This theme continues with the driveline. The Nissan-sourced QR25DE is quick enough to respond, and the CVT does a surprisingly good job of keeping the engine singing where it needs to most of the time. There is not much in the way of charisma though, but it gets the job done and is quite efficient doing so.

And that pretty much sums up the Koleos’ driving experience. It is a relaxing way to get places but isn’t going to appeal to driving enthusiasts as much as, say, a Mazda CX-5 or Kia Sportage. It never goads you to hustle it and keeps you isolated from the action. It shows the above comparison with prestige SUVs only goes skin-deep.

But for a fraction of their price, it looks the part and is easy to manoeuvre – particularly with the hands-free parking, good visibility and easy steering.

The biggest blot on the Koleos’ copybook came during our braking test. As a cost-cutting measure, cheap and nasty Nexen tyres are used. Although braking itself was only just below class standards, this test exposed the tyre’s weak link; we suffered a blowout without much provocation. After that, the Koleos wore its undersized steel spare with shame. How about some Michelins like your other French cars, Renault?

2017 Renault Koleos Intens – THE VIDEO

2017 Renault Koleos Intens – THE VERDICT

If you’ve looked at the Nissan X-Trail and want something with a bit more flair and Gallic flavour, then the Koleos does fine. It has a level of detailing that elevates it above the donor car and helps it excel in areas that matter to some SUV buyers. Space, towing, fuel economy and features are examples.

The combination of Japanese mechanicals and reliability with European design at an affordable price is enough to make us wonder why it isn’t doing any better on the sales charts.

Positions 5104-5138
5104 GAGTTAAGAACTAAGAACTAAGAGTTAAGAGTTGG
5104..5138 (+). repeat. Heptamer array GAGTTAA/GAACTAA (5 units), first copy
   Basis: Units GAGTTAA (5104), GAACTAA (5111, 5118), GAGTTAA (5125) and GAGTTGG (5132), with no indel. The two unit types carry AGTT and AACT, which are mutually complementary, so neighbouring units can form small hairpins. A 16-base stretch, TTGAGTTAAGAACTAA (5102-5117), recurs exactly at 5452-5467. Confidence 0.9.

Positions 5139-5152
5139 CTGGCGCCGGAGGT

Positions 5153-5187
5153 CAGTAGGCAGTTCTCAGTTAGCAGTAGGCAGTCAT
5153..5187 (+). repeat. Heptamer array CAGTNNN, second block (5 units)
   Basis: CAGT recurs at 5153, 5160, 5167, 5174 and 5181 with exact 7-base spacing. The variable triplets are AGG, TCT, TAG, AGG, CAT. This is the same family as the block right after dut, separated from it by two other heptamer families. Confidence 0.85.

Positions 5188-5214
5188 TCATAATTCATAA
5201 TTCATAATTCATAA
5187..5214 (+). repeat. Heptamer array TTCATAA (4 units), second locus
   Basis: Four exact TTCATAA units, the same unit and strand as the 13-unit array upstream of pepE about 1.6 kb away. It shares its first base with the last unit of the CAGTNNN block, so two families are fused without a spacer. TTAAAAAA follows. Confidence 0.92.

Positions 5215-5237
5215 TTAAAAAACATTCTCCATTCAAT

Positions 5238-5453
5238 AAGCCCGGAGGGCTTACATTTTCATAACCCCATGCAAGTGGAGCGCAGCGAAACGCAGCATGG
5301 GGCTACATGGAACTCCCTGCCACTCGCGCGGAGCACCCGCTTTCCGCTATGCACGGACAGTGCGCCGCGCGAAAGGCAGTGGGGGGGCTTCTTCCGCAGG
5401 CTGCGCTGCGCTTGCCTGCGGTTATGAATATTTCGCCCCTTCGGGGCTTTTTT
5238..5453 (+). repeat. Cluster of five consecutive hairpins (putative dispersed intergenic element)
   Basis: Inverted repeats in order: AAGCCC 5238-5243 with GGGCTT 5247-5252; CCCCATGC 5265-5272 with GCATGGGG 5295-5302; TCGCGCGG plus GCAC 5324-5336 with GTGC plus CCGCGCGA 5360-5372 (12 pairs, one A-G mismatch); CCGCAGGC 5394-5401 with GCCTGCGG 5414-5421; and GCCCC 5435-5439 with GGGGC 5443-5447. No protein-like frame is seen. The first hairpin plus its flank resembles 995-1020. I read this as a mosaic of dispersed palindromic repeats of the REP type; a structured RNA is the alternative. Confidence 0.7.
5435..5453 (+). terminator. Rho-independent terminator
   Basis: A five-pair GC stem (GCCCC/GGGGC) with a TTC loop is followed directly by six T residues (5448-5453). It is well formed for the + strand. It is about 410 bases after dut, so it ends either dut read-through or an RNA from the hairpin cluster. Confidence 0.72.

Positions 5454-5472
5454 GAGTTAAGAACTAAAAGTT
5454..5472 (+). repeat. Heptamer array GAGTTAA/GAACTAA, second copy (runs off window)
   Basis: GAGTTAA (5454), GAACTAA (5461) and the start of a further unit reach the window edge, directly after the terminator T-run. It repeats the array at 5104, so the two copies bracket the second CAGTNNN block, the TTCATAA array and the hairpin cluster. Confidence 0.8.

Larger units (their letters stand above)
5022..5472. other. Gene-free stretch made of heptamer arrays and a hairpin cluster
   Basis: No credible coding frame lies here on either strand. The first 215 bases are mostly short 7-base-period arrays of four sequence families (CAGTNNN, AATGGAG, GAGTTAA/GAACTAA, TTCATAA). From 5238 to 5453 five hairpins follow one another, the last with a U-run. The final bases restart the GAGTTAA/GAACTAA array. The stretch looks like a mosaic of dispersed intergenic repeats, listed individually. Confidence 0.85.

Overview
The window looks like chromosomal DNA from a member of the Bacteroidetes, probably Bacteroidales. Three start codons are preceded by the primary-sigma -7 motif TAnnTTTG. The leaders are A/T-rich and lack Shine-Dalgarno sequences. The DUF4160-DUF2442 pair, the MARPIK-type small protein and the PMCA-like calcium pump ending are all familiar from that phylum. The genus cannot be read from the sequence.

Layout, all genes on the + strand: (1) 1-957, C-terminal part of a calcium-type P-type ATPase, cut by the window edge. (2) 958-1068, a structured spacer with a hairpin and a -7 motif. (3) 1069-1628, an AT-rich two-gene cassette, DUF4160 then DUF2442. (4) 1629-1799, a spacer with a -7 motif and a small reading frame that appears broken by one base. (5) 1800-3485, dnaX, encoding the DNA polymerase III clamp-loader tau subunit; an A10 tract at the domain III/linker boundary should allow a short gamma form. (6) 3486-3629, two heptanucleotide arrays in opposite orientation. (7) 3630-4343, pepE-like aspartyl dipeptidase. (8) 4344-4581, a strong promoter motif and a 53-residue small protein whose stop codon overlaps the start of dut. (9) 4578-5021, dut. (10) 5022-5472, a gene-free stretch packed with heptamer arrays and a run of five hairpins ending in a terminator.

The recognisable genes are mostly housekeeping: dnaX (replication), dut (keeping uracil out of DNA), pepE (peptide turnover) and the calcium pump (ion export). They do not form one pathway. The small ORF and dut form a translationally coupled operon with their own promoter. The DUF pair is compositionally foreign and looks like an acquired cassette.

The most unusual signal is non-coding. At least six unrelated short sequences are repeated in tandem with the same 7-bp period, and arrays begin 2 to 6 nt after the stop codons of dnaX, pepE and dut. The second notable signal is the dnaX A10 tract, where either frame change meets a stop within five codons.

Things that blunt the car’s appeal include the lack of a diesel engine or seven-seat option, competent but bland driving character and crap tyres. If you can live with those, it has its rewards.

PROS:
– Confident and handsome design rubs shoulders with Audi Q5, BMW X3, Merc GLC et al
– Great interior ambience and quality
– Customisable instrument screen, very easy to read
– Roomy with large boot and good storage options
– Standard equipment
– Outstanding warranty and service costs

CONS:
– Bland drive character and engine
– Low-grade Nexen tyres
– Flawed infotainment system
– Strange placement of some buttons, can be distracting
– Keycard does not have a keyring
– No full-sized spare on this top-spec Intens
– No diesel option

As always, if you’re thinking about buying a new car don’t forget to click here to speak with our car buying specialists.

Mitchell is a contributing journalist and features writer at PerformanceDrive. He has been a passionate petrol-head from a very young age. He is excited by the future of the industry, and considers himself as a bit of a fanatic when it comes to the technical aspects of cars. He is also fascinated by new cars that are popping up in developing markets.